The Straw Boycott

September 30, 2018

My name is Kaylen and I really care about the environment. I love hiking, kayaking, and, like most humans, I like to drink fresh water and breathe fresh air. So, when I learned that nearly 500 million straws were being used a day, I decided it was time to boycott plastic straws. Here’s why I no longer use straws and why you shouldn’t either:

First, some plastic straws contain chemicals that can be harmful to animals when ingested. Since a good amount of our plastic waste ends up in the oceans and in nature, there’s a good chance some confused animal will mistake your straw for a piece of food. According to the Washington Post, an estimated 7.5 percent of plastic waste in the oceans comes from plastic straws and stirrers. Considering by 2050 we’ll have more plastic in the oceans than fish, that’s a lot of plastic straws.

Second, straws have been proven to be harmful to humans too. Drinking through a straw introduces air into the digestive tract which can result in bloating and gas. Also, straws have been proven to lead to cavities. Drinking through a straw allows a concentrated stream of sugary liquid (if you’re drinking soda) to shoot directly at your teeth and gums. In my opinion, sipping my drink from the side of the glass is worth avoiding the risk of gas and cavities.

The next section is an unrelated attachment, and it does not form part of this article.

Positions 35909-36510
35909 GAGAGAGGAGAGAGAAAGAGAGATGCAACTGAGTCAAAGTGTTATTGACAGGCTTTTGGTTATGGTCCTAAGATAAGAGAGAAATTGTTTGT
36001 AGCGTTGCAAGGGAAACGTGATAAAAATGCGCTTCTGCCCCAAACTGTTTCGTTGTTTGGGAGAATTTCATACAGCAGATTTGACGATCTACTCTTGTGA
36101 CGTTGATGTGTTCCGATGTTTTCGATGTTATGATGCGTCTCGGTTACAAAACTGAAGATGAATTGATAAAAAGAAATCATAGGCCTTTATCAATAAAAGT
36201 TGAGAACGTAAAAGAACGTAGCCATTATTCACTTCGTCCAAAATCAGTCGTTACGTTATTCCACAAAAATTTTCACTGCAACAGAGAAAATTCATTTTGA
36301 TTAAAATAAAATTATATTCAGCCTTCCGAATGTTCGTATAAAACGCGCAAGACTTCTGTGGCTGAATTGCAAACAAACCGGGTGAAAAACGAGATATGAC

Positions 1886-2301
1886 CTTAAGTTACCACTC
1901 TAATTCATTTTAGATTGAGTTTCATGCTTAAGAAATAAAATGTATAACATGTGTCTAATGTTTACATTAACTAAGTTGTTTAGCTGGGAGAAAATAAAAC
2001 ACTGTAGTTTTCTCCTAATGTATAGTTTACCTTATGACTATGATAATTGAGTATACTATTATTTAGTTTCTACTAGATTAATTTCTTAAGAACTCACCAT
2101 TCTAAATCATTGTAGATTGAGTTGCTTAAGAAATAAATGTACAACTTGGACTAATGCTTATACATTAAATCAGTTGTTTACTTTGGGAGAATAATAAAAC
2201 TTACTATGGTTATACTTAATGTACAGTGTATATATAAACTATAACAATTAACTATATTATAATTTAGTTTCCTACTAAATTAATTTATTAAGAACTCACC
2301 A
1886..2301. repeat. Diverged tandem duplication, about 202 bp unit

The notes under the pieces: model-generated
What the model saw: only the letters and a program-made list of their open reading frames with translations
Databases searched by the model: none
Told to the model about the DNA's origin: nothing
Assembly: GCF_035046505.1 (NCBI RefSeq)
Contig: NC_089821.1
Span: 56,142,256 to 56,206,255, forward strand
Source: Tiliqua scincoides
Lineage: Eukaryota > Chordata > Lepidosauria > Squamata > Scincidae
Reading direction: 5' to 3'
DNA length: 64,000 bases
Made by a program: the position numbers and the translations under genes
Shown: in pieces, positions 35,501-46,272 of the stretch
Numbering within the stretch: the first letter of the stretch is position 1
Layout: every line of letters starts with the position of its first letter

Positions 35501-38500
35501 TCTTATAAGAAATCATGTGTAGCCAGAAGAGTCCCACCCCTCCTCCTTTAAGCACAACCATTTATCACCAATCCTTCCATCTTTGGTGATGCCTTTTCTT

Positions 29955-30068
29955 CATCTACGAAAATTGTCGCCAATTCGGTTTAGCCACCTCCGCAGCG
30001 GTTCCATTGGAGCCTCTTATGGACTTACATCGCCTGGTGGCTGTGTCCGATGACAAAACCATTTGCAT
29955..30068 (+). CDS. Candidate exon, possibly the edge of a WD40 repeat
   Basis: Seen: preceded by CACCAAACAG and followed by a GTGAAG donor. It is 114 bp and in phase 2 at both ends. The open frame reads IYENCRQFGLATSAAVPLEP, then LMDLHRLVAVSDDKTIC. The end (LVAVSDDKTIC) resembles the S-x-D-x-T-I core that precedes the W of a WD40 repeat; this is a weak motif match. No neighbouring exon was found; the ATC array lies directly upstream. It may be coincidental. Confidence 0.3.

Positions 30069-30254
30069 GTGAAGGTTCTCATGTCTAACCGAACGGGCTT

Third, do you really even need a straw? It’s not that difficult to drink your water out of the side of the glass. Straws weren’t even invented until 1888 – how do you think people drank their drinks the millions of years before then? Sure, you might get an ice cube in your mouth and it’s slightly more work to lift the glass to your lips, but it has been proven that the “pucker” face you make when drinking from a straw can lead to excess wrinkles around your mouth.

Fourth, if you really still want to use a straw, there are environmentally friendly, budget-friendly, reusable options available:

  • A set of 8 stainless steel straws for $7.59
  • A pack of 12 reusable and unbreakable straws for $9.99 (+ cleaning brush)
  • A pack of 12 BPA-free reusable *glitter* straws for $6.99 (+ cleaning brush)

   Some popular locations even give you discounts for bringing a reusable cup and straw. Starbucks, for example, gives you 10 cents off when you bring a reusable cup and straw (and they sell them for $3). 10 cents doesn’t seem like much, but if you’re like me and have a green tea addiction, it can add up in the long run.

Giving up straws really isn’t that difficult and can have a major impact on the environment. I haven’t used a straw in four months, which according to the statistic that says the average human uses 1.6 straws per day, means I have prevented around 51.6 straws from ending up in the ocean or in some animal’s stomach. And I plan to increase that number. If you still need convincing, here are some helpful articles that further explain the effects of plastic straws on the Earth:

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